iv. IRANIAN STUDIES IN GERMAN: ISLAMIC PERIOD
It is not an easy task to define the subject of this contribution. It cannot be ascribed simply to one particular country, since German is the language used not only in Germany proper, but also in Austria and Switzerland. A number of Swiss scholars, however, have preferred to use French for their scholarly purposes, and Austria, until the end of World War I, consisted of a much larger territory than the present-day state that bears this name. Moreover, during the first half of this century, a number of Scandinavian and Central and Eastern European scholars used German as their primary language of scholarship, but German was gradually replaced in favor of English after World War II. This contribution, especially for periods prior to World War II, shall also include references to scholars from outside the close political Germanic framework described above, whenever discursive reasons justify it.
Another difficulty is the fact that there are, even now, no clearly defined disciplines in Germany that deal with Iranian studies. Within the general framework of Oriental studies (Orientalistik), there were (and, to a certain extent, still are) imprecisely-defined disciplines that are relevant here. At the beginning of the 20th century, many academic studies in literature, history, religion, and other aspects of Persian culture fell in the domain of “Oriental philology,” which included, among others, Arabic, Persian, and Turkish languages. Following in the footsteps of comparative linguistics in the sense of “Indo-European studies,” Iranian philology emerged as a specific subject (Iranistik) that, for a long time, dealt much less with matters touching Persian proper than with any other Iranian language, whether recent or ancient. Scholars to be mentioned in this connection often described themselves as belonging to disciplines like Oriental studies, Islamic studies, Iranian studies or, more recently, geography or cultural anthropology (Völkerkunde, ethnology). In our retrospective view from outside, we may be inclined to categorize them rather as historians or as experts in literature or religion.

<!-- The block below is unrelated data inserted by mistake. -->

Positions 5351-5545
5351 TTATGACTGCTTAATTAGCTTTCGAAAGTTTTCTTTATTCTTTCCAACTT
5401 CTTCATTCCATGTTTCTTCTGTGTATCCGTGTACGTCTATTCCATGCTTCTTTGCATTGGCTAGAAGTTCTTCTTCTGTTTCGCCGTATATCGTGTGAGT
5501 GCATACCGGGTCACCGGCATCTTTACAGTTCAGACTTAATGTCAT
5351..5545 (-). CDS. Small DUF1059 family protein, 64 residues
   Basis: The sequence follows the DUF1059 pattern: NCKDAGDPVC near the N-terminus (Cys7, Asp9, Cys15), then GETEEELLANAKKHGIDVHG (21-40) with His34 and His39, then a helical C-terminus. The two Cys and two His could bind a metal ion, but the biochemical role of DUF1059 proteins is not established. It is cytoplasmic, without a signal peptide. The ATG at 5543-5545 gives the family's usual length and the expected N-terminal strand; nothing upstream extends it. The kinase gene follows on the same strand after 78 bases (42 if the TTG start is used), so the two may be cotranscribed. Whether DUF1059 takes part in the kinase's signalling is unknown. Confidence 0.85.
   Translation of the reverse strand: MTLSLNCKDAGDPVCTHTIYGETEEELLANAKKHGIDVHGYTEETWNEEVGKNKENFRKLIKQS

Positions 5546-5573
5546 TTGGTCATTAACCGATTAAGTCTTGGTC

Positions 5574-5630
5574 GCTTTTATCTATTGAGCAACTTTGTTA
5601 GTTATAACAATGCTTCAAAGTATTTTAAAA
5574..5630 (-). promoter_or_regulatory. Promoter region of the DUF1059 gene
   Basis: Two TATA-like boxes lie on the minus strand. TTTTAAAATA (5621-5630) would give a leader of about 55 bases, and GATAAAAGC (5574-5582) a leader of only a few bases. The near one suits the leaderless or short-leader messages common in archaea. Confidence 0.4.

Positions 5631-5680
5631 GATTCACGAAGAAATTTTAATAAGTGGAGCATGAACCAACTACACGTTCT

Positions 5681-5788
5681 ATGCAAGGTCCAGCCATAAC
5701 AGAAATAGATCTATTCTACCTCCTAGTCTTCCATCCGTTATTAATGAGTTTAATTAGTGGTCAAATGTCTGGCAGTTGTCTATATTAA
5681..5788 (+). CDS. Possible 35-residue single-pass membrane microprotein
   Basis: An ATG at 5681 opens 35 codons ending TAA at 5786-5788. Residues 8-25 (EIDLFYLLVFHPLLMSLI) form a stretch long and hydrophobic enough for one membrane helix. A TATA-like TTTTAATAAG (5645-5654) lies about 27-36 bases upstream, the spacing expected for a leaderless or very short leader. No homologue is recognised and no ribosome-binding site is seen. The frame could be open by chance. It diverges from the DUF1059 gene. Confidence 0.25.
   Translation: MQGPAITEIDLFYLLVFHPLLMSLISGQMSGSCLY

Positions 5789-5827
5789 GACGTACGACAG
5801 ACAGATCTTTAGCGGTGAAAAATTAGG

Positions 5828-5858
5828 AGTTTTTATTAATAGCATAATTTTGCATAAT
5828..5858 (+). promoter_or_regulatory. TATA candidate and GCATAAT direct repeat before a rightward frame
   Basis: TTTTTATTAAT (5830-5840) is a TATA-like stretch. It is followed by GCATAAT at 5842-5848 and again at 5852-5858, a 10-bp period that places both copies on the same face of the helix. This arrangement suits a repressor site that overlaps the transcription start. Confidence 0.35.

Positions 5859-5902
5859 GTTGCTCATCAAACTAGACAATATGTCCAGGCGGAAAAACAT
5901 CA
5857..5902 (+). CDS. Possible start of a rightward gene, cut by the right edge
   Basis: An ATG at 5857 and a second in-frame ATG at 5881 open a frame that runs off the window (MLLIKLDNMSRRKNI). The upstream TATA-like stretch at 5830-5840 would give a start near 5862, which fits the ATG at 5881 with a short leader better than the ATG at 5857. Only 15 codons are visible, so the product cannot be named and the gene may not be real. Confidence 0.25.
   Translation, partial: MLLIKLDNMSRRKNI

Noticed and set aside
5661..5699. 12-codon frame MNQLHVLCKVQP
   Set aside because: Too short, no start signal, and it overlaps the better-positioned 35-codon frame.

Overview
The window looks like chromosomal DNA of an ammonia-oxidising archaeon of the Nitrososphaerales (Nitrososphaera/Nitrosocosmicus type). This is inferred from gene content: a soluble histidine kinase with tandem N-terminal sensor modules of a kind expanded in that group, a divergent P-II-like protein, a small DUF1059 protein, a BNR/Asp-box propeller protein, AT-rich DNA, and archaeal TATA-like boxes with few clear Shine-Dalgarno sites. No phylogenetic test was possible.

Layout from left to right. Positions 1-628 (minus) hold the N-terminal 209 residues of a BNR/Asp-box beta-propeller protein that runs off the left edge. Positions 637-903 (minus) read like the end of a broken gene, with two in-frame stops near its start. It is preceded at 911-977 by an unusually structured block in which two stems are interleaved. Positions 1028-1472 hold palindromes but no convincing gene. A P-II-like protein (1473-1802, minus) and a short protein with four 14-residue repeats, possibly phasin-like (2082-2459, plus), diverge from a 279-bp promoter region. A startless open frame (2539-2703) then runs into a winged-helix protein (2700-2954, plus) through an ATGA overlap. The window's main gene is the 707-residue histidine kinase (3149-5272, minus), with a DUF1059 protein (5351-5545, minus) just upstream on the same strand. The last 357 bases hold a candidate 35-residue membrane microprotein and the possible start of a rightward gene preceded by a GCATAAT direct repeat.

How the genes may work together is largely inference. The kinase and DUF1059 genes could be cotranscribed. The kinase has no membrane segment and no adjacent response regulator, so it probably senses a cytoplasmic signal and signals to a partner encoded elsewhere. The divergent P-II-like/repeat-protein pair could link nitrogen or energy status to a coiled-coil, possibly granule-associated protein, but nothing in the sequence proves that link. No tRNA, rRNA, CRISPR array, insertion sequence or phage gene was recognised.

The start of the 20th century was in one particular respect a turning point in research concerning Iranian matters, particularly among German-speaking scholars. Two German specialists, Wilhelm Geiger and Ernst Kuhn, edited a then carefully updated survey of Iranian studies in the fields of literature, history, and languages in the Grundriss der iranischen Philologie (1891-1904). In these already legendary volumes, the state of Iranian studies, as it had been developed throughout the 19th century, was compiled and summarized. Some of the contributions, such as Hermann Ethé’s "Neupersische Literature” and Theodor Nöldeke’s "Das iranische Nationalepos” are still regarded as “classics in the field,” while others, like Paul Horn’s survey of Iranian history in Islamic times, have become outdated.